Thursday, 30 April 2015

Correct weather forecast

The forecast was for rain at midday and fine in the afternoon.  When we woke it was fine and decision to move before the rain was made.  Last night’s mooring below Cartagena Lock was OK but the car passing on the adjacent metal road made some noise.  More importantly, the sound of stones flicking against the side of the cabin provided a powerful motivating reason to move.

During last night’s walk I noticed what appeared to be an abandoned bridge.

Looking at the site in Google Earth gives no indication of why the bridge is here.

The gradient of the bridge is not acute and the construction is substantial suggesting it was built to carry a heavy load.  The carriageway isn’t very wide suggesting it might be an abandoned railway bridge?

The 24 hour moorings outside The Crown were vacant but we didn’t stop electing to press on making the most of the fine weather.

The plan was to stop just beyond bridge 147A.  From here it’s a 3km walk to the Brookfield Centre where there is a large Tesco.  We had no sooner moored and the heavens opened.  The walk to Tesco for lunch was going to be delayed.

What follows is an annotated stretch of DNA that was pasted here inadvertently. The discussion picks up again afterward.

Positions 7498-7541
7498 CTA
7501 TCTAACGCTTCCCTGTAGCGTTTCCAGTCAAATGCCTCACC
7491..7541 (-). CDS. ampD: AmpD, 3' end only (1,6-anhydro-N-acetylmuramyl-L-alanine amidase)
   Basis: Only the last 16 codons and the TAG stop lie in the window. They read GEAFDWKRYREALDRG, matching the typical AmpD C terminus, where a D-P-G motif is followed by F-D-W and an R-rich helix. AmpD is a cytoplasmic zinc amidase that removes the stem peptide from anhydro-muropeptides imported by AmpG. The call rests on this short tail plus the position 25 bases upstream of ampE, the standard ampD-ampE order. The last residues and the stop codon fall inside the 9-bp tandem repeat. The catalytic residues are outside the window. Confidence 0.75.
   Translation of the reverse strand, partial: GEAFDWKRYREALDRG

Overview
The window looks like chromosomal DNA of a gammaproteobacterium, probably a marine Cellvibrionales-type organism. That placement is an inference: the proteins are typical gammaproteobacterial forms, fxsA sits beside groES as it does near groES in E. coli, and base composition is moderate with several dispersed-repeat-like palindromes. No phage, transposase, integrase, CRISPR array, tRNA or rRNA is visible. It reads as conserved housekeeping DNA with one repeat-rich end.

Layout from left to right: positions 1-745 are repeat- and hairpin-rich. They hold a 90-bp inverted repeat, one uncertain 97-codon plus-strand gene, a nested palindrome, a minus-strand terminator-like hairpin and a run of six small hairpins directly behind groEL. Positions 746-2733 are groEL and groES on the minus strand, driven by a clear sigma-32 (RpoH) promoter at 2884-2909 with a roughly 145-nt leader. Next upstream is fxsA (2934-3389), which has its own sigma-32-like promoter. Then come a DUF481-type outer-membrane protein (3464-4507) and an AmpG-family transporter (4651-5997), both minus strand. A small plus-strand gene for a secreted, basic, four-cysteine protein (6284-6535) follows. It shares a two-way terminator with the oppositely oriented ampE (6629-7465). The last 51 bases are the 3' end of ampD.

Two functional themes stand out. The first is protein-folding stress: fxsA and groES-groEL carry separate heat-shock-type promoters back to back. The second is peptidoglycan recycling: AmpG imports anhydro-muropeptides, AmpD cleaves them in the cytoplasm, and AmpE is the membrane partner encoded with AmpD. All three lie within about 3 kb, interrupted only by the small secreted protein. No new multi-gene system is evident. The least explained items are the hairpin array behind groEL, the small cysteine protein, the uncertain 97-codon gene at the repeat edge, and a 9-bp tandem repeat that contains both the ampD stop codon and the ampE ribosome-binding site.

We have both a ‘dot’ and DTV signals.  In the end I walked to Tesco in light rain arriving back at Waiouru just as the sun put in an appearance. 

After a late lunch another coat of paint was applied to that splinter hole on the rear door liner.  The depression is now full.  It will be interesting to see what the door looks like after the final topcoat.


Paul (from Waterway Routes) said...

It looks like the structure was for a road at

Tom and Jan said...

Hi Paul
I agree the bridge in qestion connects to the main bridge across the rail line. However the exiting road bridge has a tight corner at that end as if that appoach has been added later. Also, the bridge in question is very narrow. You might squeeze car down it. Finally, the road on the link you sent doesn't go anywhere?

Davidss said...

More clues.
Go to
Enter TL3707 in the Search box.
Click and drag the map to make the area of interest centrally placed.
Examine the menu on the Left of the page.
Start at the top, the oldest maps, and selecting ONLY maps to the scale 1:2,500, progressively work down the list.
At 1898 the feature did not show, but at 1920 the feature (of a track along the line of the bridge) did show.
A short route ending in either a cutting or an embankment, depending on how you read the map, particularly as you select later maps.
By 1970 the route meets up with a newly shown track through the Park, that still exists on current OS mapping, even though the track with bridge has disappeared.

Hope this helps.